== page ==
In the world of reality TV, it can be hard to separate fact from scripted sensationalism. But with Ghost Tracker Ghost Tours, visitors can see firsthand how the investigators on Ghost Tracker TV gauge the paranormal activity of reputed hauntings, and will even get to help document the spooky goings-on. Using the tools showcased on the screen—including EMF readers and K2 meters—tour-goers track the level of paranormal activity at 5–7 haunted sites, all while listening to their guide recount stories of the old court house or the hanging tree. During their 90 minutes of ghost hunting, guests maintain a leisurely pace while covering less than a mile of ground, allowing them ample time to peer around with cameras for spectral images that can’t be seen with the human eye. Some tours may be filmed for the show, so guests may be asked to sign a waver in order to enjoy their 15 minutes of fame.
When Amy, a little girl with leukemia, was unable to fulfill her wish to visit Orlando’s theme parks before she passed away, hotelier Henri Landwirth vowed that he’d never let a child in need’s wish go unfilled again. So he enlisted his colleagues in the hospitality and theme-park industries to help him make his vow a reality. His idea, Give Kids The World, expanded to a 70-acre resort village with more than 140 villa accommodations for wish children and their families, plus entertainment attractions and fun activities specially designed for children with special needs. The organization works with wish-granting organizations, such as Make-A-Wish Foundation, to fulfill any wishes to visit Orlando-area theme parks. In 2011, more than 7,000 wish children and their families from all 50 states and 25 countries visited the resort for a cost-free vacation.
The nationally accredited Kissimmee Main Street program hopes to revitalize Kissimmee's downtown and preserve its history for future generations, as well as make it a place where residents want to go for shopping and dining. The nonprofit does this by hosting a farmer's market on Tuesday evenings and by running a welcome station where visitors can grab information on local shops and restaurants and receive several warm hand shakes. Kissimmee Main Street also puts on special events. These include everything from a food- truck bazaar to a sculpture pub crawl, during which participants view works of art on the street and in galleries while stopping at various food and drink spots.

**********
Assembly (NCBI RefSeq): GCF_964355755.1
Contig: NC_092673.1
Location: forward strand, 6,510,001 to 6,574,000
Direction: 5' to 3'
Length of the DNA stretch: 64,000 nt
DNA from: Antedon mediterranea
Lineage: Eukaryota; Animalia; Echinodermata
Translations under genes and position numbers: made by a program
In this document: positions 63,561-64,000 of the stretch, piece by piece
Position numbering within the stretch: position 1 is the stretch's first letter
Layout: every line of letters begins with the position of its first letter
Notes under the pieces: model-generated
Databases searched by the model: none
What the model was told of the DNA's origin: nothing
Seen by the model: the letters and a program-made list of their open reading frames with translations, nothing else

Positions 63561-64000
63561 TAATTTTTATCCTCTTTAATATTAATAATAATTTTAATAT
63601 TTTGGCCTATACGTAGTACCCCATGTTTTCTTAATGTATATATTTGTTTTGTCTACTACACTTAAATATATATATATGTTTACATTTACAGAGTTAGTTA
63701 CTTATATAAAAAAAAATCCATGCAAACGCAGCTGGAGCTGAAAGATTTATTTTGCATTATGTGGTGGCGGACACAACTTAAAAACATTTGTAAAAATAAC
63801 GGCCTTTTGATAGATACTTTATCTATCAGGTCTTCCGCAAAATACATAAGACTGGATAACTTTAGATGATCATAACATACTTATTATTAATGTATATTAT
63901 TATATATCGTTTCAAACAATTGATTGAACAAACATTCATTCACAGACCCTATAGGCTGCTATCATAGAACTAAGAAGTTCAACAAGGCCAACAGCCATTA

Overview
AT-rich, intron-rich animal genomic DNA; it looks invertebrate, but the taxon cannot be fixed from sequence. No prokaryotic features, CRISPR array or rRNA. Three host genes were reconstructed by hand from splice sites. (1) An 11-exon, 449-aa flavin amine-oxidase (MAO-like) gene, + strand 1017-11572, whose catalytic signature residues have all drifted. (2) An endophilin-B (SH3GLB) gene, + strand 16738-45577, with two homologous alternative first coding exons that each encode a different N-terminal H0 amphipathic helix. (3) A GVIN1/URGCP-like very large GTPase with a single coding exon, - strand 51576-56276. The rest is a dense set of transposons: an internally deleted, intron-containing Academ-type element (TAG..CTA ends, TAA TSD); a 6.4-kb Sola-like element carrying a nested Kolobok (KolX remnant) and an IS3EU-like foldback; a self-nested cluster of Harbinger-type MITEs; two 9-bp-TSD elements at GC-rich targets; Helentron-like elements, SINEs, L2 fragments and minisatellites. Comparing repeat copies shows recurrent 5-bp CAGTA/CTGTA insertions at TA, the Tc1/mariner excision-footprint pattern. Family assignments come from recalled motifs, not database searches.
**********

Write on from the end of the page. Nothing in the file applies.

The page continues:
For the last 28 years, Mark Pulliam, artist and framist at The Artist Studio, has enclosed pictures, portraits, and paintings in customizable casings. Transform sitting rooms into Smithsonians by circumscribing canvases with a spectrum of frame and mat styles, ranging from traditional to modern and minimalist to ornate. Pricing for framing starts at $50 and varies depending on the presentation and size of the piece. Mark Pulliam also protects valued artwork with specialty preservation framing services that will defend self-portraits from the damaging effects of air, light, and lipsticky kisses from aggressive aunts and fan-club presidents.
Best Buddies Ambassadors receive training with a mentor buddy in speech writing and public speaking so they can become advocates for those with IDD and the Best Buddies programs. They learn the necessary tools to help spread awareness about IDD, with the goal to eliminate the use of the word "retard" from everyday language and ultimately create opportunities for others with IDD to socialize and become more involved citizens in their communities. After completing training, Ambassadors can speak to local legislators and Best Buddies chapters, train others with IDD, and work at recruitment fairs and other Best Buddies events.
In an effort to equip youths with the basic tools they need to obtain an education and complete school assignments, HBCU Information Network organizes book-bag drives to generate the funds to purchase and distribute essential school supplies. The students who benefit from the program are given a book bag packed with notebooks, pens, pencils, binders, and folders, as well as calculators, protractors, and compasses for older students.